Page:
The Third Seal

THE THIRD SEAL: THE BLACK HORSE AND ITS RIDER (6:5-6). Some believe this rider cannot be a person since its name is “Death.” However, Jesus has many similar names; He is “the Life.”

Historicists see the fiscal oppression imposed by some of the emperors of the third century in this horse and rider. Taxes could be paid either in money or in produce— particularly in grain, oil, and wine. Others place the economic deprivation of Diocletian, who greedily raised real estate taxes to an unprecedented level.

Preterists find this seal to be the food shortage of besieged Jerusalem in A.D. 70, citing passages like Leviticus 26:26; Deuteronomy 28:53; Luke 21:20-23; 23:28-29.

Idealists see famine arising from the war waged by the previous rider on the fiery red horse, or simply a God-ordained drought (Deuteronomy 28:23-24).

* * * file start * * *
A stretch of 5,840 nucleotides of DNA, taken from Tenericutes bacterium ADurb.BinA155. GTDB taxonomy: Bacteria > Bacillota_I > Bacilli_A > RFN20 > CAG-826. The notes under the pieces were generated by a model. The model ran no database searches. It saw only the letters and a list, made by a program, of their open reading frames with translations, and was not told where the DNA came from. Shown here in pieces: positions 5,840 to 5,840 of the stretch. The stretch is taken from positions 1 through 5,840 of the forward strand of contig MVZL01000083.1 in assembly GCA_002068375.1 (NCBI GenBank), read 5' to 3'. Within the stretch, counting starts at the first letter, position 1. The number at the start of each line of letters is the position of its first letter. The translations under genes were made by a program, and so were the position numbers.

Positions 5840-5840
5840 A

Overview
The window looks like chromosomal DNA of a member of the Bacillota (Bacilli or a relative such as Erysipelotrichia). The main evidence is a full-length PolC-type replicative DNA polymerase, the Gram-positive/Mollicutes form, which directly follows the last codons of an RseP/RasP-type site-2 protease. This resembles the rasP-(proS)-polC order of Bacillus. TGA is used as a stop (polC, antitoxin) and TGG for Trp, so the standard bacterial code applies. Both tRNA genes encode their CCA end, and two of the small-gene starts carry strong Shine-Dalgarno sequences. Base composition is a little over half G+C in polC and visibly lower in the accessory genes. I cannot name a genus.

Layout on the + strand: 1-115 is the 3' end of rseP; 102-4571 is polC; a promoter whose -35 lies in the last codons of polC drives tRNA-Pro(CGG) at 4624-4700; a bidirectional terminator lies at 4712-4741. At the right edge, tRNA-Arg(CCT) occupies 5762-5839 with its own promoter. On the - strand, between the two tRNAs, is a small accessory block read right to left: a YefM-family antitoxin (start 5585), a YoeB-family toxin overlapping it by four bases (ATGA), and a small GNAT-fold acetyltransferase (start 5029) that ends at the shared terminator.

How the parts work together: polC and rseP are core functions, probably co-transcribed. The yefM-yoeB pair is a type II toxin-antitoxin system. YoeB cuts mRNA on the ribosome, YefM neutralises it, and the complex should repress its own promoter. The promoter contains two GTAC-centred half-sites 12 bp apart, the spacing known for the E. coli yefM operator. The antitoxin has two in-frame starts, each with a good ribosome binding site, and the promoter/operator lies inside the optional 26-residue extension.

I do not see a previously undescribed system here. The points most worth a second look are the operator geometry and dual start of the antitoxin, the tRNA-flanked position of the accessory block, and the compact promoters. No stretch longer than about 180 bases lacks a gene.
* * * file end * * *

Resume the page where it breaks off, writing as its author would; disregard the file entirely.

Futurists also see famine because of the opening of the previous seal, which causes an economic upheaval with inflation, recession, panic—the justification that the Antichrist will use to impose rigid controls over buying and selling (Revelation 13).

SYMBOLISM. Denarius was the average laborer’s daily wage. The oil and wine constitute luxuries, whereas grain is a staple of survival. The olive and grape need no cultivation; hence, their ruthless destruction is forbidden. Black indicates death, diseases, malnutrition from famine; it is the color of suffering. Famine always follows war. Pair of scales was the common measuring device, having two small trays hung from each end of a balance beam. It points to the shortage of food and barley, usually fed to animals, and cheaper than wheat. A day’s wages bought eight to twelve quarts before this seal. One quart will feed one person.

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